The Carolina Wren is a little bird with a great big voice. Once you learn their calls, they are distinctive and unmistakable. The Carolina Wren’s profile is also unmistakable: a small, stocky, cinnamon-colored body with an upward-cocked tail. They move around a lot and for this reason can be hard to see.
Even though the Carolina Wren is a small bird, it’s the second largest wren in the United States after the Cactus Wren. They are with us all year and will only disperse beyond their range after mild winters. 
In urban areas, they scoot around in the understory moving up and down trees looking for insects and berries. They love wood piles, garages and areas that are loaded with vines and bushes. 
Carolina Wrens will nest anywhere: in thick shrubbery, inside a garage if the door is left open, and even in cavities and exposed ducts in the sides of houses. If you leave your boots outside for a few days in the spring, don’t be surprised to find that a Carolina Wren has built a nest in them.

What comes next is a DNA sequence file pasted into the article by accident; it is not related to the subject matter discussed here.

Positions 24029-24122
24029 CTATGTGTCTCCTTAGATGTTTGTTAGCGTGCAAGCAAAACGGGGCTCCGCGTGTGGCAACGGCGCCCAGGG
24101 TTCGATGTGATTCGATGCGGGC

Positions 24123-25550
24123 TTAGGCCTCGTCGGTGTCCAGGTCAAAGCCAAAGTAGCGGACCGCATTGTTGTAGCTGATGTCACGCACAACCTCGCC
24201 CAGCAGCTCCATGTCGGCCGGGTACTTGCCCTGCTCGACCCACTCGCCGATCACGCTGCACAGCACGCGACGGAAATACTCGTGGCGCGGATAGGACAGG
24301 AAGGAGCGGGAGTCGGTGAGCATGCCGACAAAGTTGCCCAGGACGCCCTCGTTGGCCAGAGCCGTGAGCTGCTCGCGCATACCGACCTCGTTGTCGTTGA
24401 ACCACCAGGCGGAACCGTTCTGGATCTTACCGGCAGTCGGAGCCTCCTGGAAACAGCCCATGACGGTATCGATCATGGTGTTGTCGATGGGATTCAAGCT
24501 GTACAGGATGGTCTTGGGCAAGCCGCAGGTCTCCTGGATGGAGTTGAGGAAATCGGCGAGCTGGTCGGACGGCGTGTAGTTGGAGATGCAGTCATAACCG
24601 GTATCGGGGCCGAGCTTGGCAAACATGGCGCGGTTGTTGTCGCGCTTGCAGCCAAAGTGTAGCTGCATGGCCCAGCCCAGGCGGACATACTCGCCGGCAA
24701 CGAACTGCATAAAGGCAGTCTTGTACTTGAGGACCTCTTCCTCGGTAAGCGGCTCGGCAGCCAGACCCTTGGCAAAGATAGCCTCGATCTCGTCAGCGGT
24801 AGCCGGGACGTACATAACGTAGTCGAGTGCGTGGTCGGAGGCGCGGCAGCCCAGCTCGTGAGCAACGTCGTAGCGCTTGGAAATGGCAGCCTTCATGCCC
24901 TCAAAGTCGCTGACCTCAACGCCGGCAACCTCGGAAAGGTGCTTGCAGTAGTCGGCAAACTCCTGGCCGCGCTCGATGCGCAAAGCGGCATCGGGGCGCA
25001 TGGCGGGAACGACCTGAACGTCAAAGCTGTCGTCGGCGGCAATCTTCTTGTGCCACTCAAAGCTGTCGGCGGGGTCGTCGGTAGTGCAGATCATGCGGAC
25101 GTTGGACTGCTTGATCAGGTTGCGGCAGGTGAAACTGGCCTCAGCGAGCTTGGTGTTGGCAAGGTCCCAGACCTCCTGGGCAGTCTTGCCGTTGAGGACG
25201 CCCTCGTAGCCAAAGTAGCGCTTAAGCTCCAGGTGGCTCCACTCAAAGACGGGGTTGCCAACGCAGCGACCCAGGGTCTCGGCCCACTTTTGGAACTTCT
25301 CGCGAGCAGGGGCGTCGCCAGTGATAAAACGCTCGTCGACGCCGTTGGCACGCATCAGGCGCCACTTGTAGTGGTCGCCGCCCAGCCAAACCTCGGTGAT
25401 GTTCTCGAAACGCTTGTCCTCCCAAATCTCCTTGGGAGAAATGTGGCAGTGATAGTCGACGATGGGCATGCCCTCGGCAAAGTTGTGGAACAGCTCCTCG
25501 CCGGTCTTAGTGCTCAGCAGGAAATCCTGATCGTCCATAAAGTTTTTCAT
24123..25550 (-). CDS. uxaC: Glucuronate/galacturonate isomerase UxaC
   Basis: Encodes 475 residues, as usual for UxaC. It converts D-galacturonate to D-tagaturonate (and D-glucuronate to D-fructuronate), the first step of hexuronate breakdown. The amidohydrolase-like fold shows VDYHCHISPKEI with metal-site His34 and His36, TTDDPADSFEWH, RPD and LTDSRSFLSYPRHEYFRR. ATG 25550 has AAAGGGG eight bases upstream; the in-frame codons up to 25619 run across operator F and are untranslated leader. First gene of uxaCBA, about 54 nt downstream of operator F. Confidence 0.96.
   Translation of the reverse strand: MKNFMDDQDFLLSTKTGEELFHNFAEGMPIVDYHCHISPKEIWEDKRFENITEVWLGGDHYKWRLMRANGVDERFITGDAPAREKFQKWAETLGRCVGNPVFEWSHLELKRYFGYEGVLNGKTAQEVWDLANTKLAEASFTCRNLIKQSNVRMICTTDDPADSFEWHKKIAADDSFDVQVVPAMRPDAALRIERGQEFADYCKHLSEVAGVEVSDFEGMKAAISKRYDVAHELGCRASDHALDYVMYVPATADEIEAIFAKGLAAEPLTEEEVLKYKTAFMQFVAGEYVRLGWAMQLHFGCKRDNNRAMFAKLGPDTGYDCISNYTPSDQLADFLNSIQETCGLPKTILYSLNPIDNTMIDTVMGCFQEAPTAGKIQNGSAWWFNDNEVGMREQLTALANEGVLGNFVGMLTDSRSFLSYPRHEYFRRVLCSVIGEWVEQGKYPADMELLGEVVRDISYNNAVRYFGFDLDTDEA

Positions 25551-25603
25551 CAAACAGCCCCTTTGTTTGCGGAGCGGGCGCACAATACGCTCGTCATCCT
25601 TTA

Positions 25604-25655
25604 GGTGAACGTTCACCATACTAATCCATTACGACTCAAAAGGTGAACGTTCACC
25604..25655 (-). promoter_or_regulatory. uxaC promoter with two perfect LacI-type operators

Both males and females use calls in alarm situations, especially in territorial disputes and encounters with predators. Males alone produce the cheer call while the females are the only ones that can perform the paired dit-dit or chatter sound. 
Carolina Wrens mate for life. 
References and Additional Information
 Wikipedia: Carolina Wren
 The Sibley Guide to Birds, second edition – David Allen Sibley
 Cornell – All About Birds: Carolina Wren
 Cornell – All About Birds: Carolina Wren – sound
 The Breeding Bird Atlas of Georgia – UGA Press: Schneider, Beaton, Keyes and Klaus, Eds.